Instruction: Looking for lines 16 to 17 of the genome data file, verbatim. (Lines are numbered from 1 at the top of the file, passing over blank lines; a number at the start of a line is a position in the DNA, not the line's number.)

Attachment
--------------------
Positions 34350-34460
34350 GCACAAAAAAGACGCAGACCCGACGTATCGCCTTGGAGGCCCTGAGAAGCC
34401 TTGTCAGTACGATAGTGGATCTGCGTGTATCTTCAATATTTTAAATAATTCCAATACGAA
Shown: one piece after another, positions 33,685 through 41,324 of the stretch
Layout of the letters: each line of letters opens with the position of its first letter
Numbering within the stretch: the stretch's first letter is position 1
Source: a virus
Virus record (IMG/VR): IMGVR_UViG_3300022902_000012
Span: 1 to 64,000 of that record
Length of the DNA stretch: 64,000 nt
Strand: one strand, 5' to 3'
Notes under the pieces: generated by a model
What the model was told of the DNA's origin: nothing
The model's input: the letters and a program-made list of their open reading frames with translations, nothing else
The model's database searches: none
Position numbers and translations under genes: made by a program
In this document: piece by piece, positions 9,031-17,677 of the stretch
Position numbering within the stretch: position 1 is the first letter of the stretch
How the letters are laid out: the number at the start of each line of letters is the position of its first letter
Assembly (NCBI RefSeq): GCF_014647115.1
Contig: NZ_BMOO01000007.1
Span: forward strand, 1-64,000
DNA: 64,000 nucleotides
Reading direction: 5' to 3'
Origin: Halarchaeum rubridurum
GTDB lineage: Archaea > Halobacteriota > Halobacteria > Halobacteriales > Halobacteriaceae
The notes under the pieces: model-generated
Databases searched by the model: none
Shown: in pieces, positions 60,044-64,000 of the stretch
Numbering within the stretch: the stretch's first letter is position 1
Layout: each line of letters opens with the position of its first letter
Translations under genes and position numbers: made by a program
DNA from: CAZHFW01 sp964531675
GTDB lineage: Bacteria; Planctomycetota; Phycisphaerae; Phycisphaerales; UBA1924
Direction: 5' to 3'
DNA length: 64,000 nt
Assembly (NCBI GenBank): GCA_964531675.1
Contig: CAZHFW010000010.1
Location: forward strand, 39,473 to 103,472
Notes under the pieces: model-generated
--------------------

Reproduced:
Position numbers and translations under genes: made by a program
In this document: piece by piece, positions 9,031-17,677 of the stretch